Drivers in Missouri are required to carry different types of auto insurance policies, and some may wonder if all of them are really necessary.
In other words, what type of insurance do you actually need in Missouri?
The Two Main Types of Auto Insurance
There are two auto insurance policies all Missouri drivers are required to carry. The first is the standard auto insurance, which protects you in case you get into a car accident. This will cover your own medical costs, as well as pay for any damages you’ve created if you are at-fault for the accident.
The other type of insurance is one some drivers may think is not as necessary as the first: the uninsured motorist insurance. This type of policy kicks in when you are in a car accident with another driver who does not have any auto insurance, as well as in a situation where the at-fault driver flees the scene (known as a hit and run offense).
Many believe that because auto insurance is mandatory in the state, then there is no real need for this type of insurance. Plus, the chances of becoming the victim of a hit and run are also rather low, right?
However, it’s not exactly true. For one thing, an estimated 14% of Missouri drivers do not have auto insurance at all, either because their policy expired, or they are driving without a valid driver’s license (you need proof of insurance to renew your license in the state). An AAA Foundation report found that 30 people have been killed during a hit and run in Missouri in 2016, and that’s not accounting for the number of cases where the accident resulted in injuries or property damage.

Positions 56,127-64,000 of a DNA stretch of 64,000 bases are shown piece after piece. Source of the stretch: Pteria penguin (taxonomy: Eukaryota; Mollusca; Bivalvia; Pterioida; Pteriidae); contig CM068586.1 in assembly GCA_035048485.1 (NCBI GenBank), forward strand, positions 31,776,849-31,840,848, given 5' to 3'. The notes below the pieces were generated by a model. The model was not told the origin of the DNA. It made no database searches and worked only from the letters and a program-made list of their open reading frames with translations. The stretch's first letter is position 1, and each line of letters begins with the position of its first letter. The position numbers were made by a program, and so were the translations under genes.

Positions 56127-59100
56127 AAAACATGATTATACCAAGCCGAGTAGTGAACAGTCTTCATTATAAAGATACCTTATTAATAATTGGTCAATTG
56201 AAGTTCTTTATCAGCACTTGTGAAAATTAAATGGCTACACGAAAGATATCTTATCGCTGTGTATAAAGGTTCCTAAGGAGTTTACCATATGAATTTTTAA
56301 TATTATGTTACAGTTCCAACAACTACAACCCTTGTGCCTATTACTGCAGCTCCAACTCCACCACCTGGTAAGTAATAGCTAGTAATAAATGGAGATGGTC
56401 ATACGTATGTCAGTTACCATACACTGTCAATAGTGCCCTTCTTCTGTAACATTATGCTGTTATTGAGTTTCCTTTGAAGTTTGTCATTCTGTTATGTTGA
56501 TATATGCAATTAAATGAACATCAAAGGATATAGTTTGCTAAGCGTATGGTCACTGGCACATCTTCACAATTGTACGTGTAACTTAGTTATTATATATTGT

These Policies Are Non-Negotiable
The standard auto insurance and the uninsured motorist coverage are mandatory in the state, and failing to carry them can result in a fine or even a suspended license.
However, as you can see, even if they were not mandatory, it still would have been a good idea to carry both these protections, as you never know who you will encounter on a Missouri road.
There are, of course, other types of insurance policies that may increase your protection in the event of a car accident. For instance, uninsured motorist coverage does not cover property damage, so if you’re in an accident with an uninsured driver and need to pay for car repairs, this policy will not cover it. You may be able to cover these costs through your standard policy and an additional insurance policy to protect your vehicle.
Should You Speak With an Attorney?
If you were the victim of a car accident, you should talk with an experienced lawyer to see what your legal options are. Reach out to a St. Louis car injury attorney now for a case consultation.
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